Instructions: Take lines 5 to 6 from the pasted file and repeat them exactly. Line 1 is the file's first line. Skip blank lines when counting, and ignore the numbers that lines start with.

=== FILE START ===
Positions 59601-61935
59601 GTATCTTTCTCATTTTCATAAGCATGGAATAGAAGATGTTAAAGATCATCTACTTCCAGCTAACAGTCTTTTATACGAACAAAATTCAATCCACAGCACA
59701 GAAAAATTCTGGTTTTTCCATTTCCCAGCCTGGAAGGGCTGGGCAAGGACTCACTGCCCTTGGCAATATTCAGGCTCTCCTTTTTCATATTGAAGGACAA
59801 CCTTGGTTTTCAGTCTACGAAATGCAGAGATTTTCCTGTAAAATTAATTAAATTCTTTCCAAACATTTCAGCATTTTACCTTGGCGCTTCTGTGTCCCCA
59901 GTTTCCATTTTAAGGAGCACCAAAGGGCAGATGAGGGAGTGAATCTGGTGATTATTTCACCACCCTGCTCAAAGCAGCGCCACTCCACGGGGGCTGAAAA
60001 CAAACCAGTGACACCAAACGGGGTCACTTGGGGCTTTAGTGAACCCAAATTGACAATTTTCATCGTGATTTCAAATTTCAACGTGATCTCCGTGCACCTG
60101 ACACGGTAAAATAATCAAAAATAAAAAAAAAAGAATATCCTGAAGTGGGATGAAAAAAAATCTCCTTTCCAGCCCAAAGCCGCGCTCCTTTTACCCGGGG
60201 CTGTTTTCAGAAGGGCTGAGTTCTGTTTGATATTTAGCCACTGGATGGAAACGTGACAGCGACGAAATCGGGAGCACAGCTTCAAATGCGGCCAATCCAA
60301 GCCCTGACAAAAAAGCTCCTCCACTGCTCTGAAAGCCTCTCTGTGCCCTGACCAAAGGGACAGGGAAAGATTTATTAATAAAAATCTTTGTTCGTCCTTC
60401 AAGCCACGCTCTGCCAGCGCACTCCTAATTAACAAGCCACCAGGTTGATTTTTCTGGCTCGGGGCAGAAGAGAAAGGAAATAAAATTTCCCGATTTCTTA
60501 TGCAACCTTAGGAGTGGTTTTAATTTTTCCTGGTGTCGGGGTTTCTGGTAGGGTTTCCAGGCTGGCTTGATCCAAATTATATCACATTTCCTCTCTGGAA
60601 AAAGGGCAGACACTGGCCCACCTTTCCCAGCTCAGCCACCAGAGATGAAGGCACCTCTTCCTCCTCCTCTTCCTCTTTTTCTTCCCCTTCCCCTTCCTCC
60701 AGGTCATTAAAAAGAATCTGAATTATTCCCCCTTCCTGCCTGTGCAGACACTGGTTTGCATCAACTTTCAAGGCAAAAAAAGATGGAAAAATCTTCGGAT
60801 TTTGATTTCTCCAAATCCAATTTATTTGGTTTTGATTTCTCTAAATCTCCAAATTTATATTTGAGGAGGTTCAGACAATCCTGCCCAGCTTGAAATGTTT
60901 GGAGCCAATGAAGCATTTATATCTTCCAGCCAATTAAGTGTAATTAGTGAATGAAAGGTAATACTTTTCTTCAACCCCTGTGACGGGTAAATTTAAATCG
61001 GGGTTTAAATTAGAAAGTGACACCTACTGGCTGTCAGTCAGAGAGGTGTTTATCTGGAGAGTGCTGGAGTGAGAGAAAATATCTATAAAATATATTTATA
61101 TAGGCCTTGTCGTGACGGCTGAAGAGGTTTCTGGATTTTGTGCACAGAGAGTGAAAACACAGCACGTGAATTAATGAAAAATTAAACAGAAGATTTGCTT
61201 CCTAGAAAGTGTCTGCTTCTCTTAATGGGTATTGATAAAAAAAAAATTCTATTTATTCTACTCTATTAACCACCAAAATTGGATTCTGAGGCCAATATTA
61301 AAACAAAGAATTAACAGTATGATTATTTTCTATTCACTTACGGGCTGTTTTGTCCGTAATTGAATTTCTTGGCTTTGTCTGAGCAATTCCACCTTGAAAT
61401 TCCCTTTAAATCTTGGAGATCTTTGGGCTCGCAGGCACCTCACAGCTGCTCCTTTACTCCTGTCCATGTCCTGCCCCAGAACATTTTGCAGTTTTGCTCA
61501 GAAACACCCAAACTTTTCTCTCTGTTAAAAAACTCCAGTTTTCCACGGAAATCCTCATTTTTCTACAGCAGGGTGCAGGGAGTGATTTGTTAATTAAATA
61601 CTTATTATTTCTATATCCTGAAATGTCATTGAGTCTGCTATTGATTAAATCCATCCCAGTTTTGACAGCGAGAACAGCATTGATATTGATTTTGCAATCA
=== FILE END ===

59901 GTTTCCATTTTAAGGAGCACCAAAGGGCAGATGAGGGAGTGAATCTGGTGATTATTTCACCACCCTGCTCAAAGCAGCGCCACTCCACGGGGGCTGAAAA
60001 CAAACCAGTGACACCAAACGGGGTCACTTGGGGCTTTAGTGAACCCAAATTGACAATTTTCATCGTGATTTCAAATTTCAACGTGATCTCCGTGCACCTG